The harsh ring of my alarm at 430 am let me know that it was time for another adventure. I’ve slept a total of 10 hours over the last three nights but I had no trouble rallying as I had been waking up for sunrise adventures of a lifetime.
Over the past day and a half in Yulara, the town built around Uluru, we had viewed the rock from multiple sites, lookouts and even from the back of a camel. However, this morning we were got up close and personal with Uluru.
We cruised into the base of Uluru and I was immediately taken aback by the sheer drop of the smooth red walls. It’s a sight every Aussie kid has seen in books and on television their whole life. But it took being within arms reach of the red rock to understand the scale.
It was all smiles as we hung out while the sun rose in the distance. It wasn’t necessarily a sunrise spot per say where you would shoot into the sun or get a classic shot but when you hang out with a bunch of talented photographers and people with visually creative minds you create some unique shots. Add in my restlessness and desire to have some adrenaline at six in the morning and I found myself sliding down the catwalk to Uluru as the guys got the shot.
After our sunrise chill session at the base, we headed to the other side of the rock and picked up a few cruiser bikes. Uluru is about 15km to walk around so hiring a bike is definitely the go. This way you can cruise around the whole rock without dying in the Aussie outback sun.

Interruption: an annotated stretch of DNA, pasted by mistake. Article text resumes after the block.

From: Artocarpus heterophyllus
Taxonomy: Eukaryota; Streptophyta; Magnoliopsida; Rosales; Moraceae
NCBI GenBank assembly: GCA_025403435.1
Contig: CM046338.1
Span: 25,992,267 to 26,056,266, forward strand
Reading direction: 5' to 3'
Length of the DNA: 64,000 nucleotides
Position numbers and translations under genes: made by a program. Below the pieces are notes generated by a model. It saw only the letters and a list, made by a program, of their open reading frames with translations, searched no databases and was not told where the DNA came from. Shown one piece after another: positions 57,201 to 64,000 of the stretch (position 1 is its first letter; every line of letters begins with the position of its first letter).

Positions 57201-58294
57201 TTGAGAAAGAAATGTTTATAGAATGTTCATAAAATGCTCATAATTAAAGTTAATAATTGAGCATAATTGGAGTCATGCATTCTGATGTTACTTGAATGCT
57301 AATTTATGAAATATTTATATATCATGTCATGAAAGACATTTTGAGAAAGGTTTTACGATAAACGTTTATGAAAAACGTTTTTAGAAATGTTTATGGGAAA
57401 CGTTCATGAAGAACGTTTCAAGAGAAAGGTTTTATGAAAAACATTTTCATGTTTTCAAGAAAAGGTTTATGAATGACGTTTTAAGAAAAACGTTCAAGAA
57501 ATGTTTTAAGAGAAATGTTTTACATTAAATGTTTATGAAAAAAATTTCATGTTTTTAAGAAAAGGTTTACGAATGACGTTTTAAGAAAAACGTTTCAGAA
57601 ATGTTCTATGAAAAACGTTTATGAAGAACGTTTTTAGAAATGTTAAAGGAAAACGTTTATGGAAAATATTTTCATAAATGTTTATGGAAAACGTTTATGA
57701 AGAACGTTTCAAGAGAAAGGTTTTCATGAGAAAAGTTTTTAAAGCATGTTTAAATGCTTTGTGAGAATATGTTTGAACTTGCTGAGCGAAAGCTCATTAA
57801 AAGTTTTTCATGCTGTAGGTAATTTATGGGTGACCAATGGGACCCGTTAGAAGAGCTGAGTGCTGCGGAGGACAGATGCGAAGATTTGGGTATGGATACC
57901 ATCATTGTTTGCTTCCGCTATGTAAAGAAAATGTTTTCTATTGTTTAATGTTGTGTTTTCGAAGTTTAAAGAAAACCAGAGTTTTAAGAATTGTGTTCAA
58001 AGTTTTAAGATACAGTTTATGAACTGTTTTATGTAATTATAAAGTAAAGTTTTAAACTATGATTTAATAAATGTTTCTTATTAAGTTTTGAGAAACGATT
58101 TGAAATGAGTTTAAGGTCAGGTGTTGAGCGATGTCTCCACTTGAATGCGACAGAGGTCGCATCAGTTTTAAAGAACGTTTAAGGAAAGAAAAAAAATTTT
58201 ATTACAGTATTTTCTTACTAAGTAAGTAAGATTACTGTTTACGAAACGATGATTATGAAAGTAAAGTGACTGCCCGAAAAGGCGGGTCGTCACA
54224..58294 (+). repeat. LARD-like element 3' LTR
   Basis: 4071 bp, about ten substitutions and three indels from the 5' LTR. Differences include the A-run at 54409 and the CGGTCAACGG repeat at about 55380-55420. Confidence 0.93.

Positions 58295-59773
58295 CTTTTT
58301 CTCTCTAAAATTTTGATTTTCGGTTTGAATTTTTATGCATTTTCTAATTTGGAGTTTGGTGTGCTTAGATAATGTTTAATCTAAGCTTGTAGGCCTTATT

The beauty of a bike cruise like this is that you get a chance to not only enjoy the enormity of the rock but also introduce yourself to some of the Aboriginal Dreamtime stories about how the rock was formed an what it means to them. It is an incredibly sacred site and many of the caves and boulders are so important to the Aboriginal culture that photos are not allowed. There are plenty of photographic opportunities that are encouraged but there are signs in certain sensitive areas, which request you to enjoy and experience but not photograph. As you can see I shot plenty of images so you will have no trouble capturing your memories.
We rushed back to the hotel, smashed breakfast and then hit the road. Our next destination was Kings Canyon. The isolation of our journey hits you at certain moments and our arrival at the Kaarke Indigenous Cultural Tour. We pulled into an empty parking lot, essentially in the middle of nowhere. We were in the outback for real.
Christine and Elma from Kaarke spent the next hour leading us through their traditional practices for cooking, hunting, artistry, and medicine. It was a short introduction to the unbelievable knowledge that has been passed down for generations dating back thousands of years.
Tomorrow is a day full of adventures with a sunrise hike in Kings Canyon after waking up at 4 am followed by an adventure to an outback waterhole.
I’m with a few talented Aussie photographers on this trip and you can check them out at the links below. They are creating some epic shots for the tourism board and have some really unique styles and approaches to content creation.